Professors receive highest honor
Posted Friday, October 2, 2009 9:00 AM
Left to right: Drs. Digvir Jayas, Ken Standing, Noralou Roos, Ron Stewart.

Three University of Manitoba professors have been elected to the Royal Society of Canada (RSC), the country’s most prestigious association of scholars and scientists. A fourth professor was named a medal winner.

Election to the society is the highest honour a scholar can achieve in the arts, humanities and sciences.

The new inductees are Dr. Digvir Jayas, Dr. Noralou Roos and Dr. Ronald Stewart, the RSC recently announced. Dr. Kenneth Standing received the Sir John William Dawson Medal.

“We are very proud of these outstanding researchers,” says Dr. Joanne Keselman, Vice-President (Academic) and Provost at the University of Manitoba. “They have each made enormous contributions in their fields of study and are most deserving of this honour.”

Jayas, Distinguished Professor and Vice-President (Research), is a world renowned leader in grain storage research, striving to reduce losses in grain quality and quantity during storage in farm and commercial systems. His research results are published in 270 refereed papers and are the basis upon which storage recommendations are made in North America and around the world. In reducing spoilage of stored grain, Jayas’ research has increased the availability of high-quality grains to feed the growing population of the world.

Roos, professor of community health sciences, founded the Manitoba Centre for Health Policy and pioneered the use of administrative data to identify the health-care use patterns of Manitobans over the past three decades.  She was awarded a Tier I Canada Research Chair in population health. Citations to Roos’ work rank her among the top 100 Canadian scientists according to the Institute of Scientific Information’s website:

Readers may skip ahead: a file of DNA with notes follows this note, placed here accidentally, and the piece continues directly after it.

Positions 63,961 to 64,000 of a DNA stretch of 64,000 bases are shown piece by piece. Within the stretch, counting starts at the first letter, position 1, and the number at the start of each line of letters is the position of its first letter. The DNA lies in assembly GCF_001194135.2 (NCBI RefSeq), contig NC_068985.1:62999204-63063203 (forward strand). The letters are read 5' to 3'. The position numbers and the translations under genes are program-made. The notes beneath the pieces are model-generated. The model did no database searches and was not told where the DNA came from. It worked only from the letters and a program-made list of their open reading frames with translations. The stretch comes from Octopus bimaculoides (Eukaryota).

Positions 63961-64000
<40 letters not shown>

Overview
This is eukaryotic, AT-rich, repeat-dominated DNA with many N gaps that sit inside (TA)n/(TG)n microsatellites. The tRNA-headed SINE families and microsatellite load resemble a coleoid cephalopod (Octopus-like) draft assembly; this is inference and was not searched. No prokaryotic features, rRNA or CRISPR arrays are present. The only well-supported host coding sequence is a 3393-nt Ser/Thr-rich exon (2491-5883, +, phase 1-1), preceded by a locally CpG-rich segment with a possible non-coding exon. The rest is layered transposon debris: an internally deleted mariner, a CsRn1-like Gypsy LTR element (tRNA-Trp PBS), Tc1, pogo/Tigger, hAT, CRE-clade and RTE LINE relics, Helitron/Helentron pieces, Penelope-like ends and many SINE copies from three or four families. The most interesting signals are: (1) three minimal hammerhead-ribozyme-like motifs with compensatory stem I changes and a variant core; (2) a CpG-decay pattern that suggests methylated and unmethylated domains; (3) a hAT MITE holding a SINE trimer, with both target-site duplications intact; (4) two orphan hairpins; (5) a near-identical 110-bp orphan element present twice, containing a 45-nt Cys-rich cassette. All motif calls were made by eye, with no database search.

Stewart, professor and head of the department of environment and geography, is a global leading expert on precipitation processes within winter storms. He plays an important role internationally, including within the Global Energy and Water Cycle Experiment and now its new initiative on climate extremes. He completed his graduate studies in physics at the University of Toronto and has held several positions in universities and government, including senior scientist with Environment Canada. Stewart is former president of the Canadian Meteorological and Oceanographic Society and held a Natural Sciences and Engineering Industrial Research Chair in extreme weather at McGill University.

Standing, Professor Emeritus of physics and astronomy, is internationally renowned for innovations in time-of-flight mass spectrometry that have provided significant improvements in methods for characterizing large biomolecules. He and his colleagues hold a patent on the orthogonal injection matrix-assisted laser desorption technique. He collaborated with scientists at the Canadian National Microbiology Laboratory which produced the first analysis of the proteins from the human SARS virus.
The new Fellows will be officially inducted November 28, 2009, at the Canadian Museum of Civilization in Gatineau, Quebec. The University of Manitoba professors are among 81 new scholars and scientists elected this year by the Royal Society of Canada.

Founded in 1882, the society’s primary objective is to promote learning and research in the arts and sciences. It consists of approximately 2,000 Fellows. These are men and women from across the country who are selected by their peers for outstanding contributions to the natural and social sciences and in the humanities.

For more information, contact:
Katie Chalmers-Brooks
Research Communications Officer
Office of the Vice-President (Research)
Phone: (204) 474-7184
Related Links (Internal):